### Discussion

According to the above research, we find some interesting phenomena: Firstly, in 2008 to 2017, the development focus of forestry industry gradually shifted from the eastern China to the central and western, which shows the transfer of total factor productivity (TFP) and technical efficiency change (EC) of forestry industry. However, it is worth mentioning that the areas with high efficiency of technical progress (TC) are still mainly concentrated in Shanghai, Jiangsu, Fuzhou and other eastern regions, which is also consistent with the research of Wu and Zhang39. In addition to giving full play to its own resource advantages, promoting the technological progress of forestry industry in the central and western regions is also a key factor for its industrial development20.

Secondly, the effect of TFP on CO2 emission in China's forestry industry shows an inverted U-shaped curve, and the inflection point is 0.9395.At the early stage of the development of the forestry industry, planting trees, reclaiming wasteland, improving forest quality, controlling pests, and increasing soil nutrition require a lot of manpower and material resources, which may cause CO2 emissions to rise. After the forestry industry has been fully developed, the total factor productivity reaches above 0.9395, which fully reflects the ecological and economic effects, effectively reduces CO2 emissions and promotes economic development8,11.

Thirdly, there is a significant negative spatial spillover effect in China's provincial CO2 emissions, that is, the increase of CO2 emissions in neighboring areas will improve the environmental protection of the region. Under the strategic layout of sustainable development, there is a "warning effect" among regions, especially under the influence of public opinion, environmental department supervision and government officials' performance evaluation, and other factors, the neighboring regions will be taken as "negative cases" to formulate more stringent environmental regulation policies and environmental governance measures, so as to better achieve their own energy conservation and emission reduction goals and reduce CO2 emissions. At the same time, it also shows the key considerations for regional joint prevention and control of CO2 emissions21. It is worth mentioning that the TFP improvement of forestry industry in nearby areas will increase the CO2 emission of the region, which requires each region to adjust measures to local conditions and find the forestry production mode suitable for its own development according to its own natural resource endowment, instead of blindly imitating the neighboring regions and limiting the emission reduction work of the region. And the state should increase support for forestry, expand investment, introduce talents, improve the level of technology, alleviate and improve the competition and occupation of forestry resources in neighboring areas at the immature stage of forestry development.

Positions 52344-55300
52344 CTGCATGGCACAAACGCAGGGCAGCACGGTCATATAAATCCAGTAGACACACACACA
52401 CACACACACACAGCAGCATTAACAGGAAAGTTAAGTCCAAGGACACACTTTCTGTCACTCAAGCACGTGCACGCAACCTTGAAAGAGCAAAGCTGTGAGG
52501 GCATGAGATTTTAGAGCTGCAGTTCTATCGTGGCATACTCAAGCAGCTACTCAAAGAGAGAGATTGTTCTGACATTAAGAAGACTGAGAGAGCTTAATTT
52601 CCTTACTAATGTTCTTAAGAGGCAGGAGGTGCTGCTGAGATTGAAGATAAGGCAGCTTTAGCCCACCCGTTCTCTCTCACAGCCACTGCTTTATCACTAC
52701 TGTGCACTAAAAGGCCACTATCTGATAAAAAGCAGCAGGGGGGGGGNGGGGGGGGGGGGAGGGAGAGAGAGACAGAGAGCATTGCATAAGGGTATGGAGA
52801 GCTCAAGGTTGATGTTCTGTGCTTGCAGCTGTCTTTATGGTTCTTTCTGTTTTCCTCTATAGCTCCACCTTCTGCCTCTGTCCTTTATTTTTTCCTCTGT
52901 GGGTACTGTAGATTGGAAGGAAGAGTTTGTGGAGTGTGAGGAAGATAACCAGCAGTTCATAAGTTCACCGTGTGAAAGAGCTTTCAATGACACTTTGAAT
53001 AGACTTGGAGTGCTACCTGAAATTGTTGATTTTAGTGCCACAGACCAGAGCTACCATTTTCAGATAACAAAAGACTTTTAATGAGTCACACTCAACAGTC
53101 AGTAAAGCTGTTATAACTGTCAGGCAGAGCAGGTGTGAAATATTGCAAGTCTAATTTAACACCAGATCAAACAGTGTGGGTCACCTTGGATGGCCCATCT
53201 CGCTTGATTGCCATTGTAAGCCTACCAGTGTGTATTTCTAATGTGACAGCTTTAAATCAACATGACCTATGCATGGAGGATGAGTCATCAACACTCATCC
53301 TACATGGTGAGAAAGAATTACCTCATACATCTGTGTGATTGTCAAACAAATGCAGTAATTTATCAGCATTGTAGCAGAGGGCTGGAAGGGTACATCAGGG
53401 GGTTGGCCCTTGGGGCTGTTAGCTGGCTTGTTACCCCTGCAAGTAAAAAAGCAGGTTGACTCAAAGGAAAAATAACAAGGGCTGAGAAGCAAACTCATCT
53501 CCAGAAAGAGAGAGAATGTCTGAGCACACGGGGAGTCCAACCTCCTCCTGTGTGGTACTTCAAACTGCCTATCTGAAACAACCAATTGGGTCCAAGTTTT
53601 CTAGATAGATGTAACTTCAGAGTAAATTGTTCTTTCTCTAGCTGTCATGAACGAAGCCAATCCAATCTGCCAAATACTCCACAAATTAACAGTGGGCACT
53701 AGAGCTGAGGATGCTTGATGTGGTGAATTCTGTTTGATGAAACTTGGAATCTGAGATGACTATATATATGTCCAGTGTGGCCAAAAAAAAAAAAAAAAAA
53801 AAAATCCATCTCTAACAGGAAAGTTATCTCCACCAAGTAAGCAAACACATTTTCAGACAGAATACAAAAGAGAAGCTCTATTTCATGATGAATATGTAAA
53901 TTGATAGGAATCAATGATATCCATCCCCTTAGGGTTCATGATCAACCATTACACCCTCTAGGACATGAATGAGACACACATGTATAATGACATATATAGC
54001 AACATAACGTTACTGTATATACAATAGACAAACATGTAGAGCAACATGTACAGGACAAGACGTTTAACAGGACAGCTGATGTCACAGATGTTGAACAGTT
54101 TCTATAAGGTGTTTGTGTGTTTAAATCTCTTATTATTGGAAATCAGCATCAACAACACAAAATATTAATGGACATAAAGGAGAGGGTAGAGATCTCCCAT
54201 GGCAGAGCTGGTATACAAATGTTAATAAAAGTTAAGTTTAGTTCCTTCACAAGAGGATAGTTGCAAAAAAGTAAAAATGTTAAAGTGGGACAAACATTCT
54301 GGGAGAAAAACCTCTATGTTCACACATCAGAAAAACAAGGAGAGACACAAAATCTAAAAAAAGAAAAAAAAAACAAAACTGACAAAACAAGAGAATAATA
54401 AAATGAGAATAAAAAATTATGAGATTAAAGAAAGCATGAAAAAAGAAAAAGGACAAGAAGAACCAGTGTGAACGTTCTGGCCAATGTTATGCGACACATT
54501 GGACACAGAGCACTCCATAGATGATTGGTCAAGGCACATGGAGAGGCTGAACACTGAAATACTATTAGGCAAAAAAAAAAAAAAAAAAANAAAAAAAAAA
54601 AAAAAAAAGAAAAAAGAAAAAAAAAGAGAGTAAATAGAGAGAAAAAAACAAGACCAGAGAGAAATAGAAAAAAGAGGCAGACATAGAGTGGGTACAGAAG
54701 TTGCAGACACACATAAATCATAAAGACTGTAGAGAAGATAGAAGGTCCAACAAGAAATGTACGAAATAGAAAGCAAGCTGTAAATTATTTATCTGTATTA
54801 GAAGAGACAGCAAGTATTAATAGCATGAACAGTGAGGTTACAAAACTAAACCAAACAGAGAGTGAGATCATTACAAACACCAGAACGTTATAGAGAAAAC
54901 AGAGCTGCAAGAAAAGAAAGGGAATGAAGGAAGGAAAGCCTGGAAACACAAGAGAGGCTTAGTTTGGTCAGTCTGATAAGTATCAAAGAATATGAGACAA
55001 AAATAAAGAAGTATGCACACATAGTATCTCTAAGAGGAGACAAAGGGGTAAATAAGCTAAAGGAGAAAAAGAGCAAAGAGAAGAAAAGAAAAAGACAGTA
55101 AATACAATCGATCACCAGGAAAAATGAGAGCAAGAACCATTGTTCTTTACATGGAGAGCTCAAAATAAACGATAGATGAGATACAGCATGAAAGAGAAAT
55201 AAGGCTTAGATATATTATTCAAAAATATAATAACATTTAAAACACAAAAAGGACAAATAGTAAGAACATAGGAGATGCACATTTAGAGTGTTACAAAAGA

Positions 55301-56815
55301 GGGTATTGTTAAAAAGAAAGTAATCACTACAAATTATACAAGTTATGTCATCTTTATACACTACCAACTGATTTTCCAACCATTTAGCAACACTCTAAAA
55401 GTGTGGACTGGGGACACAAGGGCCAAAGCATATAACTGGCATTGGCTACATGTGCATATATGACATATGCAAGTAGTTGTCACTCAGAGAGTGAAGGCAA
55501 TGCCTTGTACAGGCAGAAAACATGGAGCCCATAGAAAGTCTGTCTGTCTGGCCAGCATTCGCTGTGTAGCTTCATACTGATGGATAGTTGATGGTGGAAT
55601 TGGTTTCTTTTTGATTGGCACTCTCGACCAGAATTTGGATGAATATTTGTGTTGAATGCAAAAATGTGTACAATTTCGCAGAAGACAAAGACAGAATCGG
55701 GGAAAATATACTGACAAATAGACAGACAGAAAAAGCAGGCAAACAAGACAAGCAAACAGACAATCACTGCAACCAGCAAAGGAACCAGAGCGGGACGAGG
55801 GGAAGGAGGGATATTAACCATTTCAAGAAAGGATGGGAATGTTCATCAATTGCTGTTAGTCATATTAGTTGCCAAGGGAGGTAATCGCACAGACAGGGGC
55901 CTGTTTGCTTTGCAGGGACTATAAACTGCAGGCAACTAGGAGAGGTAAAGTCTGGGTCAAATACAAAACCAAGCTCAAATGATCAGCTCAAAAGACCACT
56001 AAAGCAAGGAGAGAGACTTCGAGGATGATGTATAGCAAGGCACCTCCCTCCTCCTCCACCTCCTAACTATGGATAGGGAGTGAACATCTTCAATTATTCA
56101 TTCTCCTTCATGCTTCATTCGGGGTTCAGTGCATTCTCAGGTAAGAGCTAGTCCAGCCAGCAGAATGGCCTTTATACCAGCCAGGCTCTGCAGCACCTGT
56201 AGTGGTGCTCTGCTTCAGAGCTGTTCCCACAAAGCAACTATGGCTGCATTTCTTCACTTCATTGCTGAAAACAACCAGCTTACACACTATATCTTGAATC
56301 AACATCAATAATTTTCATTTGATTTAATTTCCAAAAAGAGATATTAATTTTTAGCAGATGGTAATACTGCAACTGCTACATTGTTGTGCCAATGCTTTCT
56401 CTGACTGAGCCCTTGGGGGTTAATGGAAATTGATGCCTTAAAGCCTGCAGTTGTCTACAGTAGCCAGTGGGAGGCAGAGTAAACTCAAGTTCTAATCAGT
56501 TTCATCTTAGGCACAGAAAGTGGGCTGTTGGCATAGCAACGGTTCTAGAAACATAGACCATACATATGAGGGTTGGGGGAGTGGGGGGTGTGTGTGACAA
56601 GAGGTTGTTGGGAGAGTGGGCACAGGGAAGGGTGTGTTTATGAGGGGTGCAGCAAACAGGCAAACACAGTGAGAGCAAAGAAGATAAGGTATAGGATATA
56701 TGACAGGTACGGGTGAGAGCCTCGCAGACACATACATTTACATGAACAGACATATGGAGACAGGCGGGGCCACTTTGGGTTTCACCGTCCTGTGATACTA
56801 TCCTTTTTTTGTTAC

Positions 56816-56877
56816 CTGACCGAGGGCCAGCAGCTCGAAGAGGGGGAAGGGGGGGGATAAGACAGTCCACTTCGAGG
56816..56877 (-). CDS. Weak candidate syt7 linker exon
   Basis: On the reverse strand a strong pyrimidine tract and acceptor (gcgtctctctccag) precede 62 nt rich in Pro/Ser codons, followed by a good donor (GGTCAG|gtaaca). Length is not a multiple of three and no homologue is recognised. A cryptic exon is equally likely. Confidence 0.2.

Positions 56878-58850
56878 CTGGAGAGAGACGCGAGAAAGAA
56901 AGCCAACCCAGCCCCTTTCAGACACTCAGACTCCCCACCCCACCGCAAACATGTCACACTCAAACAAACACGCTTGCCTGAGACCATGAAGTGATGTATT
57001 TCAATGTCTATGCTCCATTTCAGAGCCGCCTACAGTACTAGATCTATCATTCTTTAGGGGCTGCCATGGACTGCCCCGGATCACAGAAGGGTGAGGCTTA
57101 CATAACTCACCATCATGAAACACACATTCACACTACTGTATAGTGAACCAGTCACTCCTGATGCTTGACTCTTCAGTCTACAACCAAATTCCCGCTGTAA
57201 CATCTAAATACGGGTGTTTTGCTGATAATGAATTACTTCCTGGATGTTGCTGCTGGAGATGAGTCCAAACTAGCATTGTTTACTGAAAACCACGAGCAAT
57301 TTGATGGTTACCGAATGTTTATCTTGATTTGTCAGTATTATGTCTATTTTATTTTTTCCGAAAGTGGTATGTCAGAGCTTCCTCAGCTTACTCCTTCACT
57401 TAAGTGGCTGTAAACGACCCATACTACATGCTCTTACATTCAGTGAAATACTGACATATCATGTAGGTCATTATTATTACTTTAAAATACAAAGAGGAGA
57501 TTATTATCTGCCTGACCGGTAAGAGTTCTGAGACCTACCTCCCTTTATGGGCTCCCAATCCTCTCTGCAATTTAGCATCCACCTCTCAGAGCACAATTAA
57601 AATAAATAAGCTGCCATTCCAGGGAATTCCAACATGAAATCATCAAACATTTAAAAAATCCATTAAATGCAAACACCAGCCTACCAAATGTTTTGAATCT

## Conclusions and implications

Accurate identification of CO2 emissions is essential for the rational formulation and effective implementation of energy conservation and emission reduction policies, and it is also the key point to promote the green sustainable development. As a key industry to promote the coordinated development of population, economy, society, environment and resources, forestry has a great impact on CO2 emissions. Therefore, based on the measurement of CO2 emissions, TFP and its decomposition index of 30 provinces in China, this paper constructs the spatial econometric model to empirically study the impact of TFP of forestry industry on CO2 emissions from the spatial perspective, and it further analyzes its direct effect, indirect effect and total effect. The major conclusions of the study are as follows: Firstly, the development focus of forestry industry has gradually shifted from the eastern region to the central and western regions from 2008 to 2017, which is mainly reflected in the improvement of total factor productivity (TFP) and technical efficiency change (EC) of forestry industry. Secondly, the impact of TFP of forestry industry on CO2 emissions is not a simple linear relationship, but shows an “inverted U-shaped” curve, with the inflection point of 0.9395, and China is now on the right side of the fixed point of the "inverted U-shaped" curve. Thirdly, the spatial spillover effect of CO2 emissions is significantly negative because of "warning effect" between adjacent regions. In addition, foreign direct investment, urbanization level, per capita GDP and technology market turnover will also affect regional CO2 emissions.